• Een periodieke evaluatie van de raad van bestuur

      Levrau, Abigail; du Bus de Warnaffe, Sibylle (2007)
    • Fine-tuning board effectiveness is not enough

      Van den Berghe, Lutgart; Levrau, Abigail (2013)
      This study is a cost-analysis that calculates the impact of three interventions for patients identified as ‘at risk’ for Acute Coronary Syndrome - a cardio-vascular exercise programme, point-of-care digital diagnostics, and telemonitoring adherence tools. The methodology utilizes a model of the annualized costs of ACS for the entire treatment value chain, and measures the impact of the three interventions by the change in treatment cost, incremental net benefit, and QALY. The results demonstrate that the largest impact is measured when all three interventions are utilized simultaneously producing a cumulative savings of €4424 and 0.126 QALY per patient. We also find a significant decrease in Emergency Room visits by 15% and changes in rates of utilization of Catharization (?59%), Angioplasty (?59%), Bypass (?17%), Medication (?14%) and Rehabilitation (?13%).
    • Identifying key determinants of effective boards of directors

      Levrau, Abigail; Van den Berghe, Lutgart (2009)
    • Promoting effective board decision-making, the essence of good governance

      Van den Berghe, Lutgart; Levrau, Abigail (2013)
      Emotional advertising is generally believed to be persuasive. However, not all emotional advertising is equally effective. Previous research has illustrated the importance of the pleasure dimension of emotions in the sense that positive emotions usually induce more positive attitudes than negative emotions. This paper deals with another dimension of emotions – the ego-other-focus dimension of emotions – referring to the degree to which these emotions make people see themselves as independent from or interdependent with others in a specific situation. Our findings indicate that, for a privately consumed product, ads evoking an egofocused emotion score better than ads evoking an other-focused emotion, whereas the reverse is true for a publicly consumed product. This match between product and emotion does not matter for introverts, but is important for extravert people. As such, we show that not only the pleasure dimension, but also the ego-other-focus dimension of emotions determines the effectiveness of emotional advertising.
    • Reinventing board effectiveness: from best practice to best fit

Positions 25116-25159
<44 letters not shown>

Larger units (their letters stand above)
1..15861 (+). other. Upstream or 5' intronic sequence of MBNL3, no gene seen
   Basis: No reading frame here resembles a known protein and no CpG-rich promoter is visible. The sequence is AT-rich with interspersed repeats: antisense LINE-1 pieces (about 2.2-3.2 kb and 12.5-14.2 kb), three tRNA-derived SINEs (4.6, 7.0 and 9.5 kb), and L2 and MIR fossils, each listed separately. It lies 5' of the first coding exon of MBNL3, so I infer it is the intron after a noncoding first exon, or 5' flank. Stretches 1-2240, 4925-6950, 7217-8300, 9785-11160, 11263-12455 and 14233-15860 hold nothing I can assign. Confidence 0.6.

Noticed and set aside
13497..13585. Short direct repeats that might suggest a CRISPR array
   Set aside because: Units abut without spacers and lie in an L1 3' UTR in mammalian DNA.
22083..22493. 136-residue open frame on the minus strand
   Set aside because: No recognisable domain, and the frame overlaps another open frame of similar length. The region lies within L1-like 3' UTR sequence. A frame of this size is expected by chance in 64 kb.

Van den Berghe, Lutgart; Levrau, Abigail (2013)
    • The appropriate board chair: a reality check

      Levrau, Abigail; Van den Berghe, Lutgart (2013)
      This research investigates the impact of alternative allocation mechanisms that can be employed in the context of vaccine inventory rationing. Available vaccine inventory can be allocated to arrivals from high priority (target groups such as healthcare professionals) and low priority (non-target groups) demand classes using Partitioned Allocation (PA), Standard Nesting (SN), and Theft Nesting (TN). In any one of the mechanisms, a part of the available inventory is reserved for the exclusive use of the high priority demand class. They differ, however, in how the unreserved portion of the inventory is utilized: Under PA, demand from the high (low) priority class consumes only the reserved (unreserved) quantity. Under SN, demand from the high priority class first consumes the reserved quantity, once and if this quantity is exhausted, high priority demand competes with low priority demand for the remaining inventory. Under TN the sequence of allocation is reversed: both demand classes first compete for the unreserved inventory. Once this portion of inventory is exhausted, high priority demand is fulfilled from the reserved inventory and low priority demand is rejected. We develop service level (probability of fulfilling the entire demand) and fill rate (fraction of demand fulfilled) expressions for all three allocation mechanisms. Based on these expressions, numerical analyses are conducted to illustrate which allocation mechanism a health planner should choose depending on the availability of vaccines, and how the health planner should set the reserved quantity for the high priority class. We observe that (1) there exist certain conditions under which one of the allocation mechanisms outperforms the others and (2) this effect is determined by the decision maker’s choice of the performance measure.